decorum and protocols of the period.  Yet there is nothing
flashy or ostentatious about these modulations.  Each
separate storyline is presented with total commitment and
authenticity, and the pieces in this literary jigsaw puzzle
are allowed to fit together naturally without forcing.  

People travel to the Pinnacles—three columns of rock that
rise into southwestern desert air like "the tentacles of some
ancient creature"—for many purposes, but what they find
there is often something quite different from what they
sought.   Both visions and hallucinations haunt this
landscape.  During the course of the three centuries covered
in Kunzru’s novel, his desert locale is the setting for a UFO
encounter, a hippie commune, a criminal manhunt, a
missionary’s vision, a kidnapping, a military investigation,
sacrifices and redemptions of various kinds, and other
incidents, both strange and banal.   

Few novels embrace a more disparate collection of
subplots.   My two favorite threads in this tapestry involve
the aforementioned rock star, who breaks up with the band
and heads off into the desert to reboot his life, and a much
different narrative about a MIT mathematician working on a
Wall Street financial model that seems to have become a
"god in the machine," a black box capable of moving
markets and bringing together the most incommensurable
elements into a single overarching framework.  By the way,
the latter bit of artificial intelligence could serve as a
metaphor for Kunzru's whole book.

Sometimes the events that take place at the Pinnacles are
inexplicable.  Unusual powers seem to be at work here. Yet
just as often, those who come to the spot seeking a
transcendent experience leave disillusioned or
disappointed.  Kunzru doesn’t aim to clarify or reconcile,
and that is one of the reasons why this novel never falls
into the clichés of genre fiction.  He realizes that the raw
power of his story is enhanced by its inherent mysteries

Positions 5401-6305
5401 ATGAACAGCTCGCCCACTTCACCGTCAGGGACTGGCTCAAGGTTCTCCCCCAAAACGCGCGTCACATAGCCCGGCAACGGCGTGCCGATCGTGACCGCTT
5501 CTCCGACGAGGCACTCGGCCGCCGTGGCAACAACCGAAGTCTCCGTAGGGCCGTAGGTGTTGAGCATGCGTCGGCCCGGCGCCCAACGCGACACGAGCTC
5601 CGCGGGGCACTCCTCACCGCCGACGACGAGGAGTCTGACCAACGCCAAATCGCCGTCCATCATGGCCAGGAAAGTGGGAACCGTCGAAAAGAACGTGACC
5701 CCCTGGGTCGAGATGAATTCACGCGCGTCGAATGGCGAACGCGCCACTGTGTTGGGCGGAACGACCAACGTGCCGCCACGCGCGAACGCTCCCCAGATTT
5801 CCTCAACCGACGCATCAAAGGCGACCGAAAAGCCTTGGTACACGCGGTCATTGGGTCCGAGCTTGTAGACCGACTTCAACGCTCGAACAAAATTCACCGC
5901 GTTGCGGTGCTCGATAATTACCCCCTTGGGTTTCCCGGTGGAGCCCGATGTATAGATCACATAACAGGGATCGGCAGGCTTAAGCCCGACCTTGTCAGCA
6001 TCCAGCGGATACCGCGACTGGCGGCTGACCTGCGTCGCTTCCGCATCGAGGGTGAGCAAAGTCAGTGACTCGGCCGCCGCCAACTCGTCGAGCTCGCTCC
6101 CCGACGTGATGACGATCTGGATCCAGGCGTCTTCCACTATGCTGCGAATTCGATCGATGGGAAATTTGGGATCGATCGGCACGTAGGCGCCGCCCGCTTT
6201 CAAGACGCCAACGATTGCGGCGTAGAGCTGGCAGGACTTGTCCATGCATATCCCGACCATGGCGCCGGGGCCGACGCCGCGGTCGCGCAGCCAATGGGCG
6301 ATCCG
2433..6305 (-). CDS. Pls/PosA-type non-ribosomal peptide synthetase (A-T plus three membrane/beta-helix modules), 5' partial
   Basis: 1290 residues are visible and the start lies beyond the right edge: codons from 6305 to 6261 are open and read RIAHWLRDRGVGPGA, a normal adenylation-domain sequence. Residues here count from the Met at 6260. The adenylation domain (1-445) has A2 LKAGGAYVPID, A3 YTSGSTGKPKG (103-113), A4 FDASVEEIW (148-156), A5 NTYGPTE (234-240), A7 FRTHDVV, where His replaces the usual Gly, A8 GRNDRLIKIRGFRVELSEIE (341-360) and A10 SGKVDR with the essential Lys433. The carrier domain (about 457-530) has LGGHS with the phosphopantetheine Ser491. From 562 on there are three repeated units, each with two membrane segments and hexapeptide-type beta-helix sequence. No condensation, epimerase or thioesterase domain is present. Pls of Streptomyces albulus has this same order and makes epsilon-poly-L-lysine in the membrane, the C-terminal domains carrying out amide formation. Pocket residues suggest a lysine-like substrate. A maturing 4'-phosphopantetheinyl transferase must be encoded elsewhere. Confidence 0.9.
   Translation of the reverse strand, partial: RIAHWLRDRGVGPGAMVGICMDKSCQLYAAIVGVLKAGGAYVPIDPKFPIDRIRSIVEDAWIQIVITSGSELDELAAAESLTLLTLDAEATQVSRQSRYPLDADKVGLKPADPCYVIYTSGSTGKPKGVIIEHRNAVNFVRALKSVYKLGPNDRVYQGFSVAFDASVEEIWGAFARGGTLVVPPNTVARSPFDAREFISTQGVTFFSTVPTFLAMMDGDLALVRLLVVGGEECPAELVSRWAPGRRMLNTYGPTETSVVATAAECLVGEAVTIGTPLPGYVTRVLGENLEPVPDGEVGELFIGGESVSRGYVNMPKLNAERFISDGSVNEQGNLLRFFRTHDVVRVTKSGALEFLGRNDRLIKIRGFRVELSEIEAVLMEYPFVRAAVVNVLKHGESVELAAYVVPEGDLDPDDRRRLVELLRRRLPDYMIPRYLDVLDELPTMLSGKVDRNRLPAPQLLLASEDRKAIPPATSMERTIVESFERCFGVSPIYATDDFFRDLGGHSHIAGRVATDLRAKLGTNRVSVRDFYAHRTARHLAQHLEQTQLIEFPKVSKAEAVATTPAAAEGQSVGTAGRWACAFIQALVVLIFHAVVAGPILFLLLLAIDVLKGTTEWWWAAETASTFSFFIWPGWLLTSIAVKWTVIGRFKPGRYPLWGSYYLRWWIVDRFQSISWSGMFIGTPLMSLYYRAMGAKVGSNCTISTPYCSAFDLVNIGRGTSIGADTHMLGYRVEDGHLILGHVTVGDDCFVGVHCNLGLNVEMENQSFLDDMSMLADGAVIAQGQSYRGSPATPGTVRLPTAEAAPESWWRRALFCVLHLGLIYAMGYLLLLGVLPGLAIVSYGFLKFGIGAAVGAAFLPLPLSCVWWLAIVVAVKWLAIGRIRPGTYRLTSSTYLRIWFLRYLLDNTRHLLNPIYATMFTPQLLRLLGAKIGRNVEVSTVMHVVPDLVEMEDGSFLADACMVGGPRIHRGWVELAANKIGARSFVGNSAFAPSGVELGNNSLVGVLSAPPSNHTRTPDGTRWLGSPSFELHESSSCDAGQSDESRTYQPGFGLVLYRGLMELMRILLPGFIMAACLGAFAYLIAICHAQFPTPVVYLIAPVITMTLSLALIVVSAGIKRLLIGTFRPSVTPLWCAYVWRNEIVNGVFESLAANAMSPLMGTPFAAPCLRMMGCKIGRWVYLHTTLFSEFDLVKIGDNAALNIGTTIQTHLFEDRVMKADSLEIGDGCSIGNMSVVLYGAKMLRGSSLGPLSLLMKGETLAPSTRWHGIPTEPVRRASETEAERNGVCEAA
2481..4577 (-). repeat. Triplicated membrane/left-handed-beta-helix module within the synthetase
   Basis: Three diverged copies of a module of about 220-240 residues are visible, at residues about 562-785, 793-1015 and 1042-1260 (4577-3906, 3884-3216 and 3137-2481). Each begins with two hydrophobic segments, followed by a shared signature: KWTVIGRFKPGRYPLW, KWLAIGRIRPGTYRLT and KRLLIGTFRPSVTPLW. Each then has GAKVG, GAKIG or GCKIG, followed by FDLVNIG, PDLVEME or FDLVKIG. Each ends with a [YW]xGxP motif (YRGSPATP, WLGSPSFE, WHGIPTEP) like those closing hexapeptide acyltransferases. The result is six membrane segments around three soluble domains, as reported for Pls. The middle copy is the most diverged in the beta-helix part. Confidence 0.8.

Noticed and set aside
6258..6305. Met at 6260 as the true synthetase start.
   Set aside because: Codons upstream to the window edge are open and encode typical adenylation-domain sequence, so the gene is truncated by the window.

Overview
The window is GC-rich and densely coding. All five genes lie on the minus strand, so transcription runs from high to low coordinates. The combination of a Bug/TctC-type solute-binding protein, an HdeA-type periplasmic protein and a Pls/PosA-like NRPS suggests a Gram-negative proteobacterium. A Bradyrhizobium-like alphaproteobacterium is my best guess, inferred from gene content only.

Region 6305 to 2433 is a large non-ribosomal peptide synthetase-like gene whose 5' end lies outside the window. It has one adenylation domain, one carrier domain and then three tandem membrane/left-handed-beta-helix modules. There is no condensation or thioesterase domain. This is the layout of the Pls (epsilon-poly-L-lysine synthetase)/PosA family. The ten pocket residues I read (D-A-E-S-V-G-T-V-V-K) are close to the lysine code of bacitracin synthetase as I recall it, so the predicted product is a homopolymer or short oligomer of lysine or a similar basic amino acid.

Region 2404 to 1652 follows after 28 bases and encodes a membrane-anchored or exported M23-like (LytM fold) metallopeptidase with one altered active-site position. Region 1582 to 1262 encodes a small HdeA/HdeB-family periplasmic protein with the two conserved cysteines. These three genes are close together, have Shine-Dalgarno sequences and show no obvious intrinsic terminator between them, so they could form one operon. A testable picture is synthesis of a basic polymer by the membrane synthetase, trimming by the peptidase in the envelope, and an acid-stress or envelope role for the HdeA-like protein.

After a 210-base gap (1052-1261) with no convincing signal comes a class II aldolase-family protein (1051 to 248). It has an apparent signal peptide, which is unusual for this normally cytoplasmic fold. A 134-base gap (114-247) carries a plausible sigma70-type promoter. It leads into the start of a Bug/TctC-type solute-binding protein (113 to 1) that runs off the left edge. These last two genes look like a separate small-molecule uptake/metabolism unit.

and paradoxes.   Trying to ‘explain’ the Pinnacles would be
akin to those pat explanations of Stonehenge or the
Pyramids, clumsy attempts to reduce the splendor of the
metaphysical to a series of claustrophobically empirical
observations.

This is a significant book, both in its own right but also as
a sign of the changes afoot in contemporary fiction.  So
much of what is most provocative or engaging in today’s
literary scene is exemplified in these pages:  the return of
plotting and storytelling as constitutive elements in
narrative strategies; the infusion of liberating genre
elements into cutting-edge fiction;  the frictive charge of
contrasting cultures engaging in conflict and collaboration.  
What Kunzru has delivered is one-of-a-kind, yet it is also a
book that I would recommend to someone who wanted to
read a single novel that represented the current moment in
modern fiction.  

Even when all its stories are told,
Gods Without Men leaves
us with more questions than answers. That may be why this
novel, which seems to disregard the tenets of literary
realism, comes across as far more true to life than those
books in which the mysterious is hidden behind an wall of
unmitigated plausibility.   If so, the new ‘fragmented novel’
may owe its appeal not to any passing literary trend or
piquant experimental quality, but to its ability to grasp
levels of human experience that a more streamlined,
‘coherent’ narrative could never reach.


Ted Gioia's latest book is The Jazz Standards: A Guide to the Repertoire.
Gods Without Men

by Hari Kunzru
Selected Reviews
(2007-2014)
BY TED GIOIA

Daniel Kehlmann [click here]
David Mitchell [
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Richard Powers [
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Michael Chabon [